So the Focus is better than the Puma. But the Puma is cheaper to build (it’s just a Fiesta with a raised body).

        So Ford promotes the Puma because it is more profitable, but the European customer will buy other brands.

    2. Norton

      In agreement. But Ford Europe will continue to lose market share with bad strategies.

      It’s easy to make a Focus Plug-In Hybrid or HEV, because it uses the same platform as the Kuga (named Escape in the US) with HEV and PHEV versions.

      The Focus was the best-selling car in the world for 4 years, and now the Toyota Corolla is the best-selling car in the world. The Asian and European markets need the Focus until 2030, In addition, the electric car will not be the majority in many countries for many years.

      1. RWFA

        Don’t have to have the majority of sales to enjoy an outsized share of profit. This has been proven time and again.

        It’s not easy or quick to just convert a powertrain just because another related vehicle has it. That ship sails at least 4 years before a vehicle debuts.

        Ford’s not going to waste time or money converting those vehicles to PHEV when they will be replaced by BEV in a couple years.

        Your understanding of things and your inferred logic is, well, it’s hogwash.

        1. Norton

          Therefore, it seems that there has been bad planning.

          Discontinuing the Focus from Europe and Asia while the Toyota Corolla is the best-selling car in the world is not a good idea. In addition, Ford of Europe is having financial problems.

          Close the German Focus factory, ok, but an alternative is needed, import it to Europe from Taiwan if necessary.

          The electric car will not be the majority in Europe or Asia in the coming years. Ford should keep a car like the Focus in its range in Europe and Asia for longer. In many European and Asian countries, a car in this segment will be needed for more years.

          Meanwhile, we will see Ford Europe struggling financially, losing market share and closing factories because they don’t sell enough. Unfortunately, it’s a bad decision.

          Ford vans are a hit in Europe, but the rest is going badly.

          All the best.

          1. RWFA

            Planning is at best a long range forecast in many was being as much constrained by past sunk investment as forward looking projection mixed in with a dash of hope that the future will be like the past.

            But as you may have read in the papers, the future is shaping up to not be a lot like the past, and these historical departures are accelerating, and increasing in frequency and amplitude, so forward planning, under such unstable and changing boundary conditions, may not be as accurate as past planning under more stable circumstances, but with this in mind, a reasonable person might see it as both an oversimplification and unfair to describe it as bad.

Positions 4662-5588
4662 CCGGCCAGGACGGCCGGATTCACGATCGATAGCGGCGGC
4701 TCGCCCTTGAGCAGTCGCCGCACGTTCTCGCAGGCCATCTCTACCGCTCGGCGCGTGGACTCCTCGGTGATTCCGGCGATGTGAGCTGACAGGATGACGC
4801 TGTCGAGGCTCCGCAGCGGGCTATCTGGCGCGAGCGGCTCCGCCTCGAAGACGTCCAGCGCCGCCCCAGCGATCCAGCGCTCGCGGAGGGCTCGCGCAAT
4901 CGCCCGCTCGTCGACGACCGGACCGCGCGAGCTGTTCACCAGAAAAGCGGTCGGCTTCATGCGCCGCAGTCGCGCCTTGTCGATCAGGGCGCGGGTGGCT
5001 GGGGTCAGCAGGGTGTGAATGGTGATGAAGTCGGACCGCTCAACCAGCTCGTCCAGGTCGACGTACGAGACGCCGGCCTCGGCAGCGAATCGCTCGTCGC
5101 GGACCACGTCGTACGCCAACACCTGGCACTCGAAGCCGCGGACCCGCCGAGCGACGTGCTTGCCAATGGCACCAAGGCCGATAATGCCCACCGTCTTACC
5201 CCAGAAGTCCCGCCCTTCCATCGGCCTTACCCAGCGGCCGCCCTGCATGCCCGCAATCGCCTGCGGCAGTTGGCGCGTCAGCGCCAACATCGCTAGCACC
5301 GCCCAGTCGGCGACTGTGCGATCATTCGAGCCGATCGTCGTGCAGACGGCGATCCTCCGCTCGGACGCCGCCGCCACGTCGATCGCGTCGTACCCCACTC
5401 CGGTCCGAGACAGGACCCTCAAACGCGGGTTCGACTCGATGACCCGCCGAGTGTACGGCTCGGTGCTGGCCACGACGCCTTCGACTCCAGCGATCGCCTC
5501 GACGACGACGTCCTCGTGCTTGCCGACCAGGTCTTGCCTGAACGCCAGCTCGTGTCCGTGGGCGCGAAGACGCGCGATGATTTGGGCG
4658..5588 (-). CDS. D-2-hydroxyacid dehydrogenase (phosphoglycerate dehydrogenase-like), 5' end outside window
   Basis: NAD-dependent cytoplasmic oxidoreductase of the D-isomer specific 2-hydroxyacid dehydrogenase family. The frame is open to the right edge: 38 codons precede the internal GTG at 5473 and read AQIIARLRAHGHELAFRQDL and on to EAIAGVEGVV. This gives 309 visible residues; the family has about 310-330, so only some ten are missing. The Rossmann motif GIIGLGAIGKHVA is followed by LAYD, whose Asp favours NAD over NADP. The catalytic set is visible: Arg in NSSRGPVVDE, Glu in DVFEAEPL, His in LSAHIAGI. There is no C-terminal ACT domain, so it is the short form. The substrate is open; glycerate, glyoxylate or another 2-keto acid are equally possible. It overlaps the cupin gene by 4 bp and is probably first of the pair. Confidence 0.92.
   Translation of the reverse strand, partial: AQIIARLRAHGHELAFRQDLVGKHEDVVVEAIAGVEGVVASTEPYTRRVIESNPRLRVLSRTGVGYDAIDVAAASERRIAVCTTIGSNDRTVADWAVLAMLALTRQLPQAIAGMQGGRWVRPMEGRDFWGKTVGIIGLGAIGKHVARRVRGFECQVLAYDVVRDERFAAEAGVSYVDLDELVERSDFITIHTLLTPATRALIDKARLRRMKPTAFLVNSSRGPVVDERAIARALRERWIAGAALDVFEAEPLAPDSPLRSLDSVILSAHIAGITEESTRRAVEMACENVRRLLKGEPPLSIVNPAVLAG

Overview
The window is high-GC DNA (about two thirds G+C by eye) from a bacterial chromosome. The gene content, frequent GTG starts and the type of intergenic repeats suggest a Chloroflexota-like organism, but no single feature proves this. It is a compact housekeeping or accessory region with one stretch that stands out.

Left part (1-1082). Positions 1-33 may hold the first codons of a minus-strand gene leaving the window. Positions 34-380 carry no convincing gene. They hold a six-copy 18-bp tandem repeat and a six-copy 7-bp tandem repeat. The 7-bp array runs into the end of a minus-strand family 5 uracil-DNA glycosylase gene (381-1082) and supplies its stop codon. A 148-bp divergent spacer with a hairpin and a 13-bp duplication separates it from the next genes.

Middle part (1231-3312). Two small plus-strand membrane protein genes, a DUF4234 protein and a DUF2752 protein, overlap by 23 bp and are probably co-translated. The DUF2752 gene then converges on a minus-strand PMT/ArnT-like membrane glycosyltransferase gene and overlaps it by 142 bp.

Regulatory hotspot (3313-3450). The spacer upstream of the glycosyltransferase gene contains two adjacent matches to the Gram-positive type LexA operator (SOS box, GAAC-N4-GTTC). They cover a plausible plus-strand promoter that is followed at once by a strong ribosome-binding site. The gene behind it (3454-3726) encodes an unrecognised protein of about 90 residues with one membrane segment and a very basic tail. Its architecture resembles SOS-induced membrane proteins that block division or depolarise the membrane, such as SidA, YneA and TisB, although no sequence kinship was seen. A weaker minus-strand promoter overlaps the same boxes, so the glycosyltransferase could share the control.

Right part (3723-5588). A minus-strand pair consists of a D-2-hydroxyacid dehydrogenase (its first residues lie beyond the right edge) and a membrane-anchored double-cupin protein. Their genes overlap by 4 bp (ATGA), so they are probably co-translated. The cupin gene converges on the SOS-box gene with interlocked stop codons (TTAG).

3. RWFA

      Oh look it’s the (stock shorting?) sentimental sedan (fetishising imbecilic sock puppet?) chauvinist.

      Every comment the same. Sedan good. Ford no Sedan. Ford Bad. No buy Ford.

  3. Thomas

    RWFA- you’ve got that super quality and Ford technology

    1. RWFA

      Sign up for, and read, for nearly 2 decades, the Monday list of recalls from NHTSA, and you will see that Ford is not alone in things like this.

      That said, Ford’s a much too frequent visitor on these lists, and so there’s a lot of potential for Ford to reduce its appearances in this list.

      This should happen as new vehicles are rolled out over the next few years.

      PS your drive-by outburst might carry a bit more gravitas if you deployed a modicum of punctuation and your boisterous use of caps didn’t approach infringing the 50% mark.

  4. jw

    The reason the Pum has outsold the focus and fiesta is because dealers have been forced to put focus and fiesta customers into pumas as it’s the only car they can get hold of in a reasonable timeframe. Ford just aren’t building them quick enough. If stock levels were the same as pre-pandemic the fiesta & Focus would still be best sellers ahead of the Puma more than likely.

  5. Mark B

    Because a higher center of gravity is always a good idea!